See also:town in Galilee, in a hollow of the hills on the
See also:southern border of the plain of Esdraelon . It first appears as a
See also:village (
See also:John i . 46) in which
See also:Joseph and Mary lived (Luke i . 26) and to which they returned from
See also:Egypt (Matt. ii . 23) . , Here the unrecorded years of Christ's boyhood were spent . From the name of the town comes nasara (i.e . "
See also:Nazarenes "), the ordinary
See also:oriental word for " Christians." There was here a synagogue (Matt. xiii . 54) in which Christ preached the
See also:sermon that led to his rejection by his
See also:fellow towns-men . The growth of legends and traditional identifications can be traced in the writings of the pilgrims who have visited the town from
See also:time till our own . For none of these can anything be said, save that it is possible that the village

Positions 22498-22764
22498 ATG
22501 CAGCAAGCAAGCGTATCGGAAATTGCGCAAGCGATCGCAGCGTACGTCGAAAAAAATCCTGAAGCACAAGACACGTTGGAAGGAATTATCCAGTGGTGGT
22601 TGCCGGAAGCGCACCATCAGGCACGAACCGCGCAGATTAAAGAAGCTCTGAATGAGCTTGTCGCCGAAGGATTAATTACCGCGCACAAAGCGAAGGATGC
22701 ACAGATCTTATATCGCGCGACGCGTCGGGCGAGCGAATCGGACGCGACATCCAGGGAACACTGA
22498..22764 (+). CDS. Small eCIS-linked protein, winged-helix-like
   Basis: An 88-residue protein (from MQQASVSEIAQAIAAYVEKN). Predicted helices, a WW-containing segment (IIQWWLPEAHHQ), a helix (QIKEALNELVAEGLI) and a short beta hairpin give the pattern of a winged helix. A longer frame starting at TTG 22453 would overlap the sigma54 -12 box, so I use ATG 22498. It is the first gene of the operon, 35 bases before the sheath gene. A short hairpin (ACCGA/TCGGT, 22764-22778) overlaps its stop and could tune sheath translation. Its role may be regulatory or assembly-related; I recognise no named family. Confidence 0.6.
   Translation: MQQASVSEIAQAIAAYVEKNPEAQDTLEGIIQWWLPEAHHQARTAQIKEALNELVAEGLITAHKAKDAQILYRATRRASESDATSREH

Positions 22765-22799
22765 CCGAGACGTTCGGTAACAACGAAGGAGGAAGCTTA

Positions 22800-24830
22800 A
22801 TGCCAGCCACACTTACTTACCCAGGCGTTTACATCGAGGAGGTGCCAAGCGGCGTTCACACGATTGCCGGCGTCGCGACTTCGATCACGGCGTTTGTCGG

See also:spring (called " St Mary's Well ") is the same as that used in the time of Christ . A large
See also:basilica stood here about A.D .
600: the crusaders transferred here the bishopric of Scythopolis . It was taken bySaladin in 1187 . In 1517 it was captured by the
See also:Turks . The population is now estimated at about 3500 Moslems and 65oo Christians; there are numerous
See also:schools, hospitals, &c., conducted by Greeks, Latins and Protestants . Visitors are shown the "
See also:Church of the
See also:Annunciation " with caves (including a fragment of a pillar
See also:hanging from the
See also:ceiling, and said to be miraculously supported) which are described as the scene of the annunciation, the " workshop of Joseph," the " synagogue," and a
See also:stone table, said to have been used by Christ .
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